So on your strip where the light fabric is on the inside the pressed seams lay toward the outside dark strips and where the light fabric is on the outside, the seams will lay toward the inside.

Now there are 2 set of three strips

Now there are 2 set of three strips

Now that we have the 2 sets of 3 strips, it’s time to cut them to make blocks.

Create a straight edge

Create a straight edge

Line one of the lines of the ruler with the line of the seam in order to get a perpendicular line, now you can use the rotary cutter to create a straight edge to your strips.

Cut blocks the same size as original strips.

Cut blocks the same size as original strips.

Cut new strips the same size as the original strips, in this case, I was using 2.5 inch strips so I’m going to cut this portion the same size as my original strips.

Lay out the new strips to form blocks.

Lay out the new strips to form blocks.

Lay out the strips to form the 9 patch blocks.  I had enough to make 5 blocks 2 with the light fabric in the corners and 3 with the dark fabric in the corners.

abut the seams

abut the seams

So this is where my obsession with pressing the seams the correct direction come into play.  Since we pressed all the seams to the dark side, we now have a way to make our corners perfect, abut the seams so they line up perfectly.

Finished block

Finished block

I seriously thought about telling people to press the block seams to the dark side again but I think I’ve hammered that enough.

So now you have five 9-patch blocks and a choice.  How do you want to lay out the quilt?

I’ll hurry and finish my quilt this month and take more pictures.   I won’t make people wait another 3 years for the remaining instructions but I’m not promising that it will be this weekend.

How to make a Nine Patch Block

Just so you know, I posted a quilt I finished to an online group and Terry made the comment that she learns a lot about quilting from me and that one thing she knew is that quilting by hand is a time consuming venture. I should mention that I got into quilting because after finishing a 241 hour stitching project my first quilt took 22 hours from pre-cut kit to bound quilt. With such a quick turnaround it’s no wonder I became addicted.

Just a note before we begin, I still consider myself a beginner. I don’t know the proper way of doing curves, I don’t get my points right more than half the time. Many people are far better quilters than I am, but I can do simple quilts and I have a good eye for color IMHO.

So before beginning, there are some needed supplies. A rotary cutter, a sewing machine, a cutting matte, a ruler and some fat quarters of contrasting colors. Walmart sells a beginning quilting kit that has the matte and the cutter and a decent ruler – it runs about $27.99. Fat quarters run about $1.25 to $3.50 depending on the local shop.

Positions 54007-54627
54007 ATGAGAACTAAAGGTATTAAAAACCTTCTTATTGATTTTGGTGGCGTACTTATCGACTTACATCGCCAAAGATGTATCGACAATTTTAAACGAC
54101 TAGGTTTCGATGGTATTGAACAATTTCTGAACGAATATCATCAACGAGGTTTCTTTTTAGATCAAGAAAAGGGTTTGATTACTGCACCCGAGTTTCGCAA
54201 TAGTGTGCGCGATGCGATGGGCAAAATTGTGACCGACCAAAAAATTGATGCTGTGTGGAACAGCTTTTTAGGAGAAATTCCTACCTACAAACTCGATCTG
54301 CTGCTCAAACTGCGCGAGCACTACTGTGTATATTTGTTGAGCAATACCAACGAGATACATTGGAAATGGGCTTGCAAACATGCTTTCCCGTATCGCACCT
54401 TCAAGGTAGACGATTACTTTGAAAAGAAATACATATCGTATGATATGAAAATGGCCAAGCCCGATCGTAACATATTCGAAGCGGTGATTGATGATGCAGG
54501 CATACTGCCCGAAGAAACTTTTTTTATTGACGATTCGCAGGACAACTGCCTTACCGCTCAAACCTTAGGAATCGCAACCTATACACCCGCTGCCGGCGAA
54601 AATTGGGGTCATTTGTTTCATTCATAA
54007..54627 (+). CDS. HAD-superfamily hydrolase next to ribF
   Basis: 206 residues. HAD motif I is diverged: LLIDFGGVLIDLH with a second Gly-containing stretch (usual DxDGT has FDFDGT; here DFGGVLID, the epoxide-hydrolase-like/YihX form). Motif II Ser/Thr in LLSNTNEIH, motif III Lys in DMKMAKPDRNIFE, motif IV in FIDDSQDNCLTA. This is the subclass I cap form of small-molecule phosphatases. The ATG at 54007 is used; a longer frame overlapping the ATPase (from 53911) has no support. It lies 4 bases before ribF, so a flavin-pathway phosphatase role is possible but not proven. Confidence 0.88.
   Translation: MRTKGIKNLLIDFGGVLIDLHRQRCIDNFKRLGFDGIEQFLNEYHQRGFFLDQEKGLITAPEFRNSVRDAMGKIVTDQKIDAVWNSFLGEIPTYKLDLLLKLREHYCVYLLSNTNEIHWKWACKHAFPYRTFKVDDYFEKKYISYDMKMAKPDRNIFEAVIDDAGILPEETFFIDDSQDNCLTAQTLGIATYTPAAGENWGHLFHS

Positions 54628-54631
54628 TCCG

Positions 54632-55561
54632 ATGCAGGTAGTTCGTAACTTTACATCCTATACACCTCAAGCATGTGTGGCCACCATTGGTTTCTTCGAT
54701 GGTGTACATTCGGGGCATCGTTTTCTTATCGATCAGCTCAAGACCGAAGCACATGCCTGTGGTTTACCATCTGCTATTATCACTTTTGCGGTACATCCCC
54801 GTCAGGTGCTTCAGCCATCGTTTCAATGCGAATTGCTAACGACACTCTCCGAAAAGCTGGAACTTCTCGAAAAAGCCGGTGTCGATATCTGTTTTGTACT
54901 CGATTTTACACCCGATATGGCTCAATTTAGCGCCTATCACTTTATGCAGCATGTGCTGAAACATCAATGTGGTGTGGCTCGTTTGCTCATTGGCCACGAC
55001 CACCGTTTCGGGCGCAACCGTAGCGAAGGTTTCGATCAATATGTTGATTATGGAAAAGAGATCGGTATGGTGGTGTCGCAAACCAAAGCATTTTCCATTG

The picture shows several fat quarters which I picked out on a retail therapy spree. Pick two fat quarters which look good together. It works best using a light and a dark fabric. A lot of people will suggest pre-washing the fabric and it makes sense especially if the colors bleed like red or purple. Personally, I like working fabric with the sizing still in it. If deciding to wash, serge the fabric before washing it to keep it from unravelling. Definitely iron it after washing.

One of the critical parts of quilting is cutting. The first thing I do is create a straight edge by either using a fold in the fabric or the removal of the selvage edge.

Fat quarters have a long edge and a short edge. For this block, use the ruler to cut 3 strips either 2.5 inches or 3.5 inches wide along the long edge of the fabric.For this project I cut 2.5 inch strips.

Using 2.5 inch strips, there is enough fabric in a fat quarter to make six strips instead of just three.

Line the strips of fabric up so that there are two sets, one with the dark in the center and one with the light in the center.

Quilting is done with a 1/4 inch seam. Most sewing machine standard feet are a hair wider than 1/4 inch. I’ve marked where 1/4 inch is on my machine because I got tired of trying to remember if I had the standard or 1/4 inch foot on the machine.

Now I’m lazy so I don’t pin my strips in place and I’ll admit that I pay for it as later pictures will show. I also admit that I’m a believer in the Dorky Homemade look to quilting. I quilt for relaxation not to make a masterpiece.

I’ve now spent 3 times as long writing this narrative as I did making the nine patch block and taking the pictures and I’m not finished. Later this weekend, we’ll get into the importance of a good heavy iron.